Cycling is now a part of Mr Watson's fitness regime

While researching Downsizing he says he realised the extent of his problem, after asking friends and family if they had any interesting anecdotes about eating food with him.

He wasn't expecting much of a response, but says his inbox went into meltdown.

"One of them was about me sitting in a cafe working away on my laptop, and unconsciously I was leaning over onto the next table and eating some leftover rainbow cake,” he tells me.

"Such was my need for sugar, I did not even realise I was doing it.

"It was all part of the problem. I had to change how I slept, the hours of the day that I worked – I was working seven days a week – and after years of denial it was a case of pressing the 'on' switch in my head and beginning to address every part of my life that needed to change."

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At the same time he was ditching sugar, he started regular exercise. His first target was to take 5,000 steps a day – no easy feat at the time when the 2,500 paces from Westminster to his flat would leave him feeling "severely depleted".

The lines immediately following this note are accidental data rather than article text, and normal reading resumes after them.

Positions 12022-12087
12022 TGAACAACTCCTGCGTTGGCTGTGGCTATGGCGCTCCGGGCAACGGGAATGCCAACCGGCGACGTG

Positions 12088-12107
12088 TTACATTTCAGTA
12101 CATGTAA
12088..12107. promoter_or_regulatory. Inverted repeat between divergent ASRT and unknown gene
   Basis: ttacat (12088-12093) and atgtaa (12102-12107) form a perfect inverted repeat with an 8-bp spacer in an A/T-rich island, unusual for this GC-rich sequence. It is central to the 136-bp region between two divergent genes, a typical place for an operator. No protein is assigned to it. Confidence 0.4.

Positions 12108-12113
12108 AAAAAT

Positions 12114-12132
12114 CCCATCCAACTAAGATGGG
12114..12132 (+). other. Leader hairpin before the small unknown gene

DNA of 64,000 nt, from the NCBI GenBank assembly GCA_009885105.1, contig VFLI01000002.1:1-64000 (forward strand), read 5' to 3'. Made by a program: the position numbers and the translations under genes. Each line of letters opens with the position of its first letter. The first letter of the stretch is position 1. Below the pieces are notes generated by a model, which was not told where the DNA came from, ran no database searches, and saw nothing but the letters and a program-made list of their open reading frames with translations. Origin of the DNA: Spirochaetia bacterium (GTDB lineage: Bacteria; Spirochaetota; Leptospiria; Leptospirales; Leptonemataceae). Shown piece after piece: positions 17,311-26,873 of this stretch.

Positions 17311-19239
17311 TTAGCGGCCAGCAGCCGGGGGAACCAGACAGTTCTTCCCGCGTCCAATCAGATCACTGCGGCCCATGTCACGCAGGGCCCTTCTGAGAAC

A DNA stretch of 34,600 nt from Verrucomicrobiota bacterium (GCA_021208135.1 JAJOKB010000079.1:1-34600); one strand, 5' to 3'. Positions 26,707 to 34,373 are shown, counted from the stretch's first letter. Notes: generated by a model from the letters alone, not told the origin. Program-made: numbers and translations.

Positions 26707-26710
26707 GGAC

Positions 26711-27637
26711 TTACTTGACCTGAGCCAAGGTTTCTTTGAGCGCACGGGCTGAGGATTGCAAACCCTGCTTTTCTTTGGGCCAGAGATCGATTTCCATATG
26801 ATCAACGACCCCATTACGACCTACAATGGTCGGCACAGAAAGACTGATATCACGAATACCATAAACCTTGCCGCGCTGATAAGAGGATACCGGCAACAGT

The next stage was to walk up every set of stairs he encountered, which he found "a real struggle" when he moved to a new office that was 64 steps up.

He said: "For about two months, I'd get to the top of the stairs and open the office door, and my opening line would be: "Those 'effing steps have nearly killed me again."

It took him a while to be able to jog even a short distance, but after losing seven stone in 12 months, running and cycling started to become part of his routine.

Black Country diabetes problem

To illustrate the point, he tells me that he started the New Year with a seven km run on the Southbank, having been the first person on there after the security barriers had been lifted from the previous night's celebrations.